Reid is hitting all the right notes here: they've agreed to pass a bill to provide for the troops "on the ground in Iraq and here at home" (an allusion to the disgraceful Walter Reed care scandal, directly caused by the administration's fetish for outsourcing government functions) but also insist on changing course in Iraq. It's probably somewhat disingenuous at best to assert that the Democrats' legislation provides "a strategy for success"--a better description would be "a strategy for cutting our losses"--but the message is there: Bush has dug us a huge hole in Iraq, and Democrats are determined to take away his shovel.

Some kudos for the story here too. Note the descriptor "to his liking" in the first graf; there are similar notes throughout the piece. Maybe the Times feels a particular obligation to be neutral on Iraq now; in any event, it's nice to see that they aren't just serving as message-stenographers for the Bush Imagineers.

I'm not generally all that into the George Lakoff stuff, but I think Reid and Pelosi are doing something shrewd here: every statement they make reinforces the notion of a petulant, uninformed president who, if he can't set the rules of the game and isn't allowed to win every time, will take his policymaking ball and go home. I think that this piece of satire captures Bush's mindset on the war better than any more sober analyses I've read.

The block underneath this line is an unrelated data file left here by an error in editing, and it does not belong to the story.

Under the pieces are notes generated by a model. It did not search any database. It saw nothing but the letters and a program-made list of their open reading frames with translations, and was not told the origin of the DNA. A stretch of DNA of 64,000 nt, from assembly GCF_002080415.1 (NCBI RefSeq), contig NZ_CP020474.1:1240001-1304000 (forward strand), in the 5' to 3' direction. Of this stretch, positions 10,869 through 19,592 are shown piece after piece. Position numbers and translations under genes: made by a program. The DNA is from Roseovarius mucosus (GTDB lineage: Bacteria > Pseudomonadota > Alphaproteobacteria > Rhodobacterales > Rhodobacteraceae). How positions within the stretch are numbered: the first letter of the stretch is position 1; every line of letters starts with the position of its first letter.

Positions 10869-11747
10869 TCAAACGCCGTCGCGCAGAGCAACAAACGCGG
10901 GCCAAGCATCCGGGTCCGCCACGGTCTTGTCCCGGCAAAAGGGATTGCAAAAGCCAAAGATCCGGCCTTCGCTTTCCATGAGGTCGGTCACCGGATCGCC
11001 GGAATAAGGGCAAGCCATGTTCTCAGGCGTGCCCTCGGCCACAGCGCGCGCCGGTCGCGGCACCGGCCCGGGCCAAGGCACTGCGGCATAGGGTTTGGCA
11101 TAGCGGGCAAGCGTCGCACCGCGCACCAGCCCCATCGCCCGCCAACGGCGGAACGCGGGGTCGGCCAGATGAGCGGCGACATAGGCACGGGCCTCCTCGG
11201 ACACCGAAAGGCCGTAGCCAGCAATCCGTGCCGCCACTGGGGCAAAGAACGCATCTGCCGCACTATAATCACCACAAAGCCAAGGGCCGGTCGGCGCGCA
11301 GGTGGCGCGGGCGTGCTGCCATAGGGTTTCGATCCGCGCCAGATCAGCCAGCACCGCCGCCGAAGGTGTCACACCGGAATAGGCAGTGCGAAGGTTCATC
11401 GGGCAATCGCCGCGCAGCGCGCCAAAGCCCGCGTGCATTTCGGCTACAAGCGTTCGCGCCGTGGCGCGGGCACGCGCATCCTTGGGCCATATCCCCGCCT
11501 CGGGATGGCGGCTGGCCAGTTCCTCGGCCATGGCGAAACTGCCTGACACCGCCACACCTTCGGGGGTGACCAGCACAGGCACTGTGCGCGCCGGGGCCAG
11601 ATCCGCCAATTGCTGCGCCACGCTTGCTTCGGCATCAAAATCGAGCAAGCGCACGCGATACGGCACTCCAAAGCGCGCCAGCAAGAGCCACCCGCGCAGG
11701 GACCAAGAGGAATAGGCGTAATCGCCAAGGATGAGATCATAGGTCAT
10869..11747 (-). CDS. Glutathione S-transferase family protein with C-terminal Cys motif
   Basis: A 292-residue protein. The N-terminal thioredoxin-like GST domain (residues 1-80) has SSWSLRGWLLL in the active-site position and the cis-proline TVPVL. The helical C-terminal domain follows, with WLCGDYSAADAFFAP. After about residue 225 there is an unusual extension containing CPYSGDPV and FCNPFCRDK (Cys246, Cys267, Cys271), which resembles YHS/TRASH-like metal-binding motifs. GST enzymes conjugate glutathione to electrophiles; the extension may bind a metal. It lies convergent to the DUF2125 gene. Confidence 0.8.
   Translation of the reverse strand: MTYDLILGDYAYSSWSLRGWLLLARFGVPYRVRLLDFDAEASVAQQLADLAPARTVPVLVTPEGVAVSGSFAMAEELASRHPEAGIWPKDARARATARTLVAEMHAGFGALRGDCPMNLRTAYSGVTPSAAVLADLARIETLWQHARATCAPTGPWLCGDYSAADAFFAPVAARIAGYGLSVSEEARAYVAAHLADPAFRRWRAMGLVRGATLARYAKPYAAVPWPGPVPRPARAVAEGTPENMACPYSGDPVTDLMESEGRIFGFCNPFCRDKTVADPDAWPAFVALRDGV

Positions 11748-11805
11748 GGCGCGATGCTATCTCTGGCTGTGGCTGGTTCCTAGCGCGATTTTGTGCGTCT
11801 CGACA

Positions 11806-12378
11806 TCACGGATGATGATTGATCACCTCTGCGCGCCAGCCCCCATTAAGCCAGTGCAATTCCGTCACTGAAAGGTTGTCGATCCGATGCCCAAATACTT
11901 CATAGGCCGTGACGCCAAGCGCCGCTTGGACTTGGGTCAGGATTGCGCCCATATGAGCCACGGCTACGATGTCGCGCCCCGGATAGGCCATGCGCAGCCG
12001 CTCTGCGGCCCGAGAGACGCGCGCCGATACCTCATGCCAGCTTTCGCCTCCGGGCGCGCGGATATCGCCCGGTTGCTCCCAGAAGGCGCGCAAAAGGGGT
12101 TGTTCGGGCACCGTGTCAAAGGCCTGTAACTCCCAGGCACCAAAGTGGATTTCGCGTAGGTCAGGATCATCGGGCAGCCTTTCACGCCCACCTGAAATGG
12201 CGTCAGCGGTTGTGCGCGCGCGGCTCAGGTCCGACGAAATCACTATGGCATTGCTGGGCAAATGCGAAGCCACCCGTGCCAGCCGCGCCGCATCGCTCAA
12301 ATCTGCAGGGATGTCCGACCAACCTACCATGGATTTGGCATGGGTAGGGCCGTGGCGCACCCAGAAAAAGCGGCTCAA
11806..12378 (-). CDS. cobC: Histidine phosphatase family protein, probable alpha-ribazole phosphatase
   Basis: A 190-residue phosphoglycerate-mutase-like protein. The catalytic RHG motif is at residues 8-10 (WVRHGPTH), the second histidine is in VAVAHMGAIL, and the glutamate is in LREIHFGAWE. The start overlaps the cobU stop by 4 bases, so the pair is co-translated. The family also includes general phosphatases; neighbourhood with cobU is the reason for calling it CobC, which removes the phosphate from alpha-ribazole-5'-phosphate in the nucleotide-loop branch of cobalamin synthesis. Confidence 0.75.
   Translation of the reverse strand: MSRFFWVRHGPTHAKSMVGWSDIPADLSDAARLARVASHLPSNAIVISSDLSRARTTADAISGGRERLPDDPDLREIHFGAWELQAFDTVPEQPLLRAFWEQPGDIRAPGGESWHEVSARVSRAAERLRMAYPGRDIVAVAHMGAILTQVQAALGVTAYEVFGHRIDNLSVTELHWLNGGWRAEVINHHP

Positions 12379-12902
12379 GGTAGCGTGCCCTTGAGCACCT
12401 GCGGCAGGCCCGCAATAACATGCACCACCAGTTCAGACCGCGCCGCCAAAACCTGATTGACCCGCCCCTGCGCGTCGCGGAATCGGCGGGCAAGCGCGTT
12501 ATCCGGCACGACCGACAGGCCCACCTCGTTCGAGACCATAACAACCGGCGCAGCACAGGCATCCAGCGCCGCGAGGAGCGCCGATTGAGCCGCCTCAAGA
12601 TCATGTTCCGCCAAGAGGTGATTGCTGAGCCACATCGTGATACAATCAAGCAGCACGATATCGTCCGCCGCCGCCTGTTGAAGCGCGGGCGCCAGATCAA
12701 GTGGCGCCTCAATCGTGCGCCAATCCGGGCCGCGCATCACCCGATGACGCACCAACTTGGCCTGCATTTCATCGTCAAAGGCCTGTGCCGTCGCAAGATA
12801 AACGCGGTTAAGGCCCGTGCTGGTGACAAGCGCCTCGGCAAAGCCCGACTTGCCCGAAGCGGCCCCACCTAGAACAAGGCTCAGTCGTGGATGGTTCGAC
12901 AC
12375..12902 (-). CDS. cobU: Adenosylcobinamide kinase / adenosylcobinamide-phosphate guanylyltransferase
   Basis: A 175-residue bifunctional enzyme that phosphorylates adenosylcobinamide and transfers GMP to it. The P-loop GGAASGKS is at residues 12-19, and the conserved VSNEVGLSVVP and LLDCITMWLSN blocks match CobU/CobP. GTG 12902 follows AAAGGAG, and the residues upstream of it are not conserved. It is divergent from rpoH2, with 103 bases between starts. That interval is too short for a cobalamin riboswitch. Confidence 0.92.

Saturday, April 07, 2007

Faith, Not Theocracy
At the risk of offending Bill "Butt Sex" Donohue, who's presumably looking for an easy target after the spanking "South Park" gave him this week, I commend this Easter Weekend Blogswarm.

So many topics, so little time. But rather than rant against the religio-ideological perversion of our public sphere under the Idiot King, or the disturbing similarities between the most repressive strains of Islam and Christianity (and the unmasked yearning of some at the far fringes of the right to fuse the two movements in an attack on the common enemy of secularism), I'll go with something happy here.